Neves also questioned “dark” business dealings between Brazil and Cuba. He specifically mentioned a US$800 million agreement to finance work being done on the Port of Mariel in Cuba, using funds from the state-run Brazilian Development Bank (BNDES). He asked why Brazil was offering favors to a country “that doesn’t even respect democracy.”
It is possible that Rousseff’s narrow victory is related to the fact that BNDES … has been a source of perpetual credit for the largest construction companies in the country.
It is possible that Rousseff’s narrow victory is related to the fact that during the time the Workers’ Party has been in power, BNDES has been a source of perpetual credit for the largest construction companies in the country, who have been completing infrastructure projects throughout the continent. Consider that between 2001 and 2010 these loans increased by more than 1,000 percent.
One of the primary areas of electoral support for the Workers’ Party is northeast Brazil, an underdeveloped and poor region, whose inhabitants are kept in a state of perpetual dependency by “help” from the federal government. People in this region obviously prefer that the current regime stay in power.
Brazil under the Workers’ Party is a reflection of the mechanisms of power used by governments of the Bolivarian Alliance (ALBA). There is an exchange of favors based on social status: political support in exchange for privileges and perks for big business; and political support in exchange for gifts to the underclass. Add high levels of corruption, and you have the traditional recipe for authoritarian governance.
The markets immediately reacted to the electoral result. On Monday, the Brazilian stock exchange (BM&F BOVESPA) opened down 6 percent, although it later made up some ground, finishing its fall at 2.77 percent.
The negative reaction of the markets to the election results is directly related to government action in recent years.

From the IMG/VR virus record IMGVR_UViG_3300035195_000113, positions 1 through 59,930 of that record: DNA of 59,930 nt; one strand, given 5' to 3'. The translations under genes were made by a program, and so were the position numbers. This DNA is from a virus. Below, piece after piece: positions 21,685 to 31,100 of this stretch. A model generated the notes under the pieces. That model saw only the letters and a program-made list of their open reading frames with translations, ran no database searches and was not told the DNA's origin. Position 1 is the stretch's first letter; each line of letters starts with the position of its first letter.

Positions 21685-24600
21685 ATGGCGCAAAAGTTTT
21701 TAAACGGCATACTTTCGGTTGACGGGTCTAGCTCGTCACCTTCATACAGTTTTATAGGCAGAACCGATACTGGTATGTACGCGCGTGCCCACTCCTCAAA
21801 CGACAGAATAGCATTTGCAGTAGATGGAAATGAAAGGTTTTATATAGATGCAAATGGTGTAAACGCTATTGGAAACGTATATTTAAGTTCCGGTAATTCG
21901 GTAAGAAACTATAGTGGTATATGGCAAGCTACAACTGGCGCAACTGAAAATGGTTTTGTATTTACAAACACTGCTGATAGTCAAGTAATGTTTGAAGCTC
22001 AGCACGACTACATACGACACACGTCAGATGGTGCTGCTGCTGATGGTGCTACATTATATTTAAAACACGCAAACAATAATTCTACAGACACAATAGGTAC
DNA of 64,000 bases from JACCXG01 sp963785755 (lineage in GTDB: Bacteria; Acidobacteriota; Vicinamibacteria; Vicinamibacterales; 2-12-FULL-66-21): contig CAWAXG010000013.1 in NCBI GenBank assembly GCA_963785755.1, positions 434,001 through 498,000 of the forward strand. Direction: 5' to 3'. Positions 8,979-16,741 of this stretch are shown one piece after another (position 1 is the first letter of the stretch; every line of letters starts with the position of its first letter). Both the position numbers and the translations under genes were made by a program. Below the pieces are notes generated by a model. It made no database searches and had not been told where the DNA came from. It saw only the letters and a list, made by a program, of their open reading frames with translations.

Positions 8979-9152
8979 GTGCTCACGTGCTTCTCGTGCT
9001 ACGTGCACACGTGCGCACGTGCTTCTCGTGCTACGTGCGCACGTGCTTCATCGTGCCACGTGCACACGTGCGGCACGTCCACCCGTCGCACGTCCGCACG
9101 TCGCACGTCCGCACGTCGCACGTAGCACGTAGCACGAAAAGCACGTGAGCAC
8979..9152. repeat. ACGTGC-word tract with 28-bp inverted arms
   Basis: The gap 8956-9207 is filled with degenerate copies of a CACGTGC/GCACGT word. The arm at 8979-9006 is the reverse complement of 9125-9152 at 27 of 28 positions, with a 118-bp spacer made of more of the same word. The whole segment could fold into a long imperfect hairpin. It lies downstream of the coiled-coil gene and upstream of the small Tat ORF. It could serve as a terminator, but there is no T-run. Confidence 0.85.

Shares of the Brazilian state-owned oil company Petrobras — currently mired in a corruption scandal — fell in Europe. Compared to when the market closed on the Friday before Sunday’s elections, shares in Frankfurt were down 14.56 percent, the Lyxor ETF Brazil fell 10.77 percent in Paris, and the main Brazil ETF in Japan dropped more than 7 percent.
When the currency market opened on Monday, the Brazilian real lost almost 4 percent against the dollar, although it rebounded to a 3.21 percent loss by the end of the day.
The negative reaction of the markets to the election results is directly related to government action in recent years. It is important to remember that in the four years of Rousseff’s first term, the BM&F BOVESPA fell 30 percent, and the real has lost 33 percent of its value.
These economic figures are significant, even though the average Brazilian remains unconcerned. The markets are “signals” that are indicating “danger.” In political terms, this means the markets will not wait for Rousseff to change the course her government has taken thus far.
For citizens of other South American countries, this is an indication that Brazil will continue supporting and strengthening the despotic regimes of the region.
Translated by Alex Clark-Youngblood. Edited by Fergus Hodgson.